Bankruptcy Basics: Involuntary Bankruptcy

Man on rockThe phrase “forced into bankruptcy” is often used when an individual or business files for bankruptcy.  But the fact is, there are only two instances in which a bankruptcy is not considered voluntary.

1.  Forced, but voluntary.  When a business or person voluntarily files for a Chapter 7 or Chapter 11 bankruptcy, that is a voluntary action, though it may have been “forced” by necessity in response to the pressure or legal actions of creditors.  A voluntary filing of bankruptcy immediately makes a debtor subject to the Bankruptcy Code and the proceedings that follow, under the supervision of the court and generally, the U.S. Trustee.

2.  Involuntary filingIn certain instances, creditors can execute a bankruptcy filing that literally forces a debtor into bankruptcy.

The requirements for an involuntary bankruptcy filing are generally contained within Section 303 of the Federal Bankruptcy Code:

  • When a company has 12 or more creditors, three or more of these creditors in good standing (i.e. with legitimate claims and no liability attached to the claims) must file the petition.  For a company with fewer creditors, only one creditor is necessary to file.  If additional creditors are identified, they may later join the petition, sanctioned by the court.
  • The company concerned must also generally not be paying its debts.  Exceptions to this include existing disputes or the presence of an appointed custodian in charge of assets.
  • The creditors filing the involuntary bankruptcy must designate either Chapter 7 or Chapter 11 for the type of bankruptcy they seek to force.

Once the filing has taken place, an automatic stay immediately goes into effect.  From that point forward, however, there are significant differences in an involuntary bankruptcy:

  • The debtor/company may continue doing business without restrictions, as though the bankruptcy filing has not taken place.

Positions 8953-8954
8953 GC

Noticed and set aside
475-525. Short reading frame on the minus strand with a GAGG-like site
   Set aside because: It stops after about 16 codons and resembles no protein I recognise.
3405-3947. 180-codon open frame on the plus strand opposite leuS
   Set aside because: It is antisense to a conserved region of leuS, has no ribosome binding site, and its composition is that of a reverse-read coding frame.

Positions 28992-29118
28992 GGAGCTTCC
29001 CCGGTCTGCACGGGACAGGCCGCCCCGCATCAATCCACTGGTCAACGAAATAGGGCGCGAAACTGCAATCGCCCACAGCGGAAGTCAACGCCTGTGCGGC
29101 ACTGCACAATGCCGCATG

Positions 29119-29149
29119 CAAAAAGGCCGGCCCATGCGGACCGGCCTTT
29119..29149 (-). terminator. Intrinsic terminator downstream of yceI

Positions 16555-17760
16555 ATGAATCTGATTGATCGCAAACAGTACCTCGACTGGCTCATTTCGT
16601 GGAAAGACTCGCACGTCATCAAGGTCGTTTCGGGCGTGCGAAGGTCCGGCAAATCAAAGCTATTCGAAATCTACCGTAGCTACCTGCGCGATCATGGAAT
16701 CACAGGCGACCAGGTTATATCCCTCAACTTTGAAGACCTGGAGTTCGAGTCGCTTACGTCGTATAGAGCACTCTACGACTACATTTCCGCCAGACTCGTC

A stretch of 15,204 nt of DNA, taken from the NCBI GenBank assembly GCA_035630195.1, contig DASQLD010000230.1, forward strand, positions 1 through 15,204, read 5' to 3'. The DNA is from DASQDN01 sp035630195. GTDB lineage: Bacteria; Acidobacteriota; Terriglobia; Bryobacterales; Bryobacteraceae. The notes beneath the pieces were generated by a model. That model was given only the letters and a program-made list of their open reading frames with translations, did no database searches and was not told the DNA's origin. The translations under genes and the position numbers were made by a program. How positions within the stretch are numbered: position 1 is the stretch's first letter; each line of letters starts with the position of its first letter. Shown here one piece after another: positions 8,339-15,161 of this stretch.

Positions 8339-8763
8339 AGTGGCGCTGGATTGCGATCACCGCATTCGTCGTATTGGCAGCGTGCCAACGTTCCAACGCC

• The court does not automatically impose restrictions or appoint a trustee
  • The debtor may contest the involuntary petition by filing a response or a motion for dismissal within 21 days after service of the summons/filing.
  • The debtor can consent to the filing after the fact.  If the creditors have designated Chapter 7, the company may respond by filing its own Chapter 11 plan and therefore reclaim control as a debtor in possession.
  • The debtor may litigate as to whether the involuntary bankruptcy requirements have been met.
  • Should the bankruptcy court ultimately rule in favor of the petitioning creditors, the debtor is officially placed into bankruptcy and becomes subject to the laws and proceedings under the Bankruptcy Code.

Working with an experienced, knowledgeable Arizona creditor’s attorney can help tremendously when evaluating a bankruptcy filing.  If you would like more information about involuntary bankruptcy, creditors’ rights, or if you need assistance from an attorney, contact Windtberg & Zdancewicz to schedule an initial consultation.

The attorneys at Windtberg & Zdancewicz, PLC, provide clients with experienced legal representation in all collection matters.  We are experienced in creditor’s rights including garnishments, charging orders, attachment, property execution, trustee’s sales, foreclosures, judgments, judgment collection, domestication of foreign judgments, and creditor’s issues in bankruptcy cases.  If you need assistance with your collection matters, please contact us at (480) 584-5660.

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